Obituary of John Allen Honderich
JOHN ALLEN HONDERICH
John passed away suddenly at home in Toronto on Saturday, February 5, 2022 at the age of 75. Loving father of Robin (Becky) and Emily. Proud and devoted grandfather of Sebastian and George. Dear brother of Mary and David (Terri), and dear uncle to Carl, Clara, Holly and Rachel. Dear nephew of Ted Honderich.
John was born on July 6, 1946, in Toronto to parents, the late Beland Honderich and the late Florence Honderich. He attended the University of Toronto where he obtained a Bachelor of Arts degree in political science and economics in 1968 and a Bachelor of Laws degree in 1971. He later studied at the London School of Economics.
John started his journalism career in 1973 as a night copy boy at the Ottawa Citizen, delivering midnight food orders to editors and reporters, eventually becoming a general assignment, police and courts reporter. In 1976 he joined the Toronto Star as an economics reporter in the paper’s Ottawa bureau. In 1979 he was named as Ottawa bureau chief and in 1980 became Washington bureau chief before moving to Toronto where he served as deputy city editor, business editor and editorial page editor.
John was appointed Editor of the Star in 1988 and took on the role of Publisher in 1994, a position he held until 2004.
Under his leadership the Star won 35 National Newspaper Awards for its reporting, photography and design, as well as three prestigious Michener Awards, considered Canada’s premier journalism award that honours outstanding journalism that results in positive change for the public good, and a Pulitzer Prize, the only Canadian newspaper to win this top U.S. award. The 2002 Michener Award was in recognition of the Star’s ground-breaking investigation into carding, proving racial profiling existed within the Toronto Police Force.
During his tenure as Editor and Publisher, John spearheaded the financial revival of Canadian Press, the country’s top news service for which he later served as Chairman for four years; launched a campaign on a New Deal for Cities that led to urban centres across Canada receiving more funding from senior governments and more local autonomy; and played a key role in the expansion of Torstar Corporation through its acquisition of The Hamilton Spectator and Kitchener-Waterloo Record as well as the development of numerous digital websites and businesses.
In 2006, John was appointed special ambassador to the mayor of Toronto. He became Chair of the Torstar board of directors in 2009, serving until 2020 when Torstar was sold to new owners. As Chair, he was particularly proud of the 2013 Michener Award, presented to the Star in recognition of its tenacious investigations into misconduct by Toronto Mayor Rob Ford.
In honour of his career as a distinguished reporter, editor and publisher, John was appointed a member of the Order of Canada in 2003, was appointed a member of the Order of Ontario in 2005, named to the Canadian News Hall of Fame in 2014 and presented with the Lifetime Achievement Award by the Canadian Journalism Foundation in 2019.
He recently completed writing a book, tentatively scheduled for publication later this year, about the history of the Star and the roles both his father and he played in its rise to prominence as one of the preeminent publications in North America.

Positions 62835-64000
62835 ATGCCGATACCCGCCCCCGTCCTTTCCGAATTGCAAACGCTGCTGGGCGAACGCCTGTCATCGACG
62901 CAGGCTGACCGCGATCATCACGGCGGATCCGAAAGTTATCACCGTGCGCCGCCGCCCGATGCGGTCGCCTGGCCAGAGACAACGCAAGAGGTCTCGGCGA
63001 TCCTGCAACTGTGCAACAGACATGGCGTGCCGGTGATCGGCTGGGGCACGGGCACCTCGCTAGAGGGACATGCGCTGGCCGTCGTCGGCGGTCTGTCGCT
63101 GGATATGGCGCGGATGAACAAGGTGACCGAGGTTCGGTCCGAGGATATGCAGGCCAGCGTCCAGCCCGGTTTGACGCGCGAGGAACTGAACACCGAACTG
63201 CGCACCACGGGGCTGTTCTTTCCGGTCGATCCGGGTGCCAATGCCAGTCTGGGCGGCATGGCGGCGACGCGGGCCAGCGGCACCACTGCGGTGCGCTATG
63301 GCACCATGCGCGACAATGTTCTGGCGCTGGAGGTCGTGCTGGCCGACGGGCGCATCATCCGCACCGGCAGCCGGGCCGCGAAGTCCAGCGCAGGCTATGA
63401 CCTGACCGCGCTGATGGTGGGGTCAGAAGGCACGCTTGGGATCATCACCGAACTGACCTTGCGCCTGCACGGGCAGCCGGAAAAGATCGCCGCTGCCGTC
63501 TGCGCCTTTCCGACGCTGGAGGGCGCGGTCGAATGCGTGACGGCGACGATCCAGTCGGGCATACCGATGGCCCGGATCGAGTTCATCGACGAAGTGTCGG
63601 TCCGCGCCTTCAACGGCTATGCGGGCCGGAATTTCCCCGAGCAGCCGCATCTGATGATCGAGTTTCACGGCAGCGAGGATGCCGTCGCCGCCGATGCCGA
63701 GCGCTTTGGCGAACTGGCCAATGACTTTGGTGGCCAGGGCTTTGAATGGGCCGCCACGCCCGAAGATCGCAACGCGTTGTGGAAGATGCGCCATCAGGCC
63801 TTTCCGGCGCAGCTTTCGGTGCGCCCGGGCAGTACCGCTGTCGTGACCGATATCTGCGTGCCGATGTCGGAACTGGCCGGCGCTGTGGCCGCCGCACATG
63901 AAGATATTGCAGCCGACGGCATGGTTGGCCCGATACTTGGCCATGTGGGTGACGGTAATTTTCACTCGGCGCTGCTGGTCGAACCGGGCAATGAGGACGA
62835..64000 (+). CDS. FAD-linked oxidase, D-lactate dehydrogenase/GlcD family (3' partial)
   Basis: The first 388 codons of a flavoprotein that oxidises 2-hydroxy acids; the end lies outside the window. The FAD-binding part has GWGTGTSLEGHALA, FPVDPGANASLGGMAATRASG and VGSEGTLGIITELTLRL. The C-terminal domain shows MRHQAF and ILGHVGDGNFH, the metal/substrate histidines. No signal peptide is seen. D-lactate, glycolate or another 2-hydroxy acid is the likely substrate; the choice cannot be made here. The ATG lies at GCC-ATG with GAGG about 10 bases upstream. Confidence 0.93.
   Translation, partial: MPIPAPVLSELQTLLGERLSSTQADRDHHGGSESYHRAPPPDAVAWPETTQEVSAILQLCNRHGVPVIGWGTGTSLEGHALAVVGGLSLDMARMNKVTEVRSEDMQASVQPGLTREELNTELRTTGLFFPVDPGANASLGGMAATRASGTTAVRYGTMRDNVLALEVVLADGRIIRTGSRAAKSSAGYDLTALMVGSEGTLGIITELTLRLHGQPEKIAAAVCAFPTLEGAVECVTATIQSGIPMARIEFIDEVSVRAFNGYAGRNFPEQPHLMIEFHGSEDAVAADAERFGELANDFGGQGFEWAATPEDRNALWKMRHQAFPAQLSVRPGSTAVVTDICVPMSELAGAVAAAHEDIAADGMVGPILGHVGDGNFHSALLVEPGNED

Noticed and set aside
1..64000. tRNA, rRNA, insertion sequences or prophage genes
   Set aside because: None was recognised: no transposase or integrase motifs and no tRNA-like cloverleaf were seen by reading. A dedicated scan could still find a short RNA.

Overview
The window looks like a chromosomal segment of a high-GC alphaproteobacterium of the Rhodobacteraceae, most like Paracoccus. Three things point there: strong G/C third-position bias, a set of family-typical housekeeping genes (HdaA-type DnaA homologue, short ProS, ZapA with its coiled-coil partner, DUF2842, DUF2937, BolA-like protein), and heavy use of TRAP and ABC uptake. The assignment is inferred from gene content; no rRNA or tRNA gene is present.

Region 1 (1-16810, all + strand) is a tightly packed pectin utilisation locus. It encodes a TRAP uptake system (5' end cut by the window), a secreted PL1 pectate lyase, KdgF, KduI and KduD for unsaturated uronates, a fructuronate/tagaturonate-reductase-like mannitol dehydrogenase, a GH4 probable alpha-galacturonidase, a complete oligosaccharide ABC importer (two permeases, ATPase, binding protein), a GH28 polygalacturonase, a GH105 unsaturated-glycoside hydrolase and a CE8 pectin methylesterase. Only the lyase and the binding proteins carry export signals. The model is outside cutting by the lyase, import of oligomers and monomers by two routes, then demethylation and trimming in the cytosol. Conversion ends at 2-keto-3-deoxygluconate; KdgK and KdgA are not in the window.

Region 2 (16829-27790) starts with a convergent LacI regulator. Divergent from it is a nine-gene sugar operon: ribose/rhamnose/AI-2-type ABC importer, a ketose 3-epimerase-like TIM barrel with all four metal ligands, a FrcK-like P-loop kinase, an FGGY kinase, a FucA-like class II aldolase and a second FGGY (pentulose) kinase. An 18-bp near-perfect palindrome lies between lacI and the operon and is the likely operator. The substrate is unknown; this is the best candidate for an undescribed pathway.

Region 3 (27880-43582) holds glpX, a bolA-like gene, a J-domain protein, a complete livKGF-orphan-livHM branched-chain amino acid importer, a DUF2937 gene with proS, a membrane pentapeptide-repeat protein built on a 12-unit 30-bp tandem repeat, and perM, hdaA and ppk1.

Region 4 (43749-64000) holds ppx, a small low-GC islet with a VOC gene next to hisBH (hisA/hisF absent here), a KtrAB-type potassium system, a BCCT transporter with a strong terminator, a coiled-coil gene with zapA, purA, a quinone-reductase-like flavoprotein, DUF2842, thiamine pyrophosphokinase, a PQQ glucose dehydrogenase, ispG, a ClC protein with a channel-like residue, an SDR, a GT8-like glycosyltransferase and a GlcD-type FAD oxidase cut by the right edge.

He received honorary degrees from Victoria University, Ryerson University and the University of King's College. He served on the boards of the Atkinson Foundation, the Michener Fellowship, the Martin Goodman Fellowship, the Mowat Centre, Seneca College and The Nature Conservancy.
Not only did John care about the future of newspapers in a strong democracy and the future of Toronto, he also had a deep love for his country. To celebrate Canada's 150th anniversary, he set out on a year-long mission to visit all 47 national parks, traveling more than 83,000 km.
But for all of his travels, his island retreat in Georgian Bay remained John’s most-treasured place. At his cottage, he was a consummate entertainer and generous host to family and friends. He never tired of showing them the physical beauty of the rocks, the islands and the skies. By night, he was a committed disciple of happy hour on the screened-in porch – often to the tune of Tina Turner or ABBA.
John was a lifelong story-teller. Even outside a newsroom, he never seemed happier than when regaling friends and family with political tidbits and the latest city gossip. He never forgot how to get the scoop.
His love for Toronto included fervent support for the Toronto Raptors, which he shared with his son and grandsons. A season ticketholder for more than 10 years, watching the Raptors’ first-ever NBA championship run in person was a particular life highlight.
John brought his unique verve to all he did, which makes his loss feel especially devastating. His enthusiasm for life will be long remembered.
A small private funeral for family was held on Thursday, February 10th. A public celebration of life will be held at a later date. In lieu of flowers and in remembrance of John’s life, the family asks that any charitable donations be made to the John Honderich City Builder Fund through United Way Greater Toronto: www.uwgta.org/johnhonderich.
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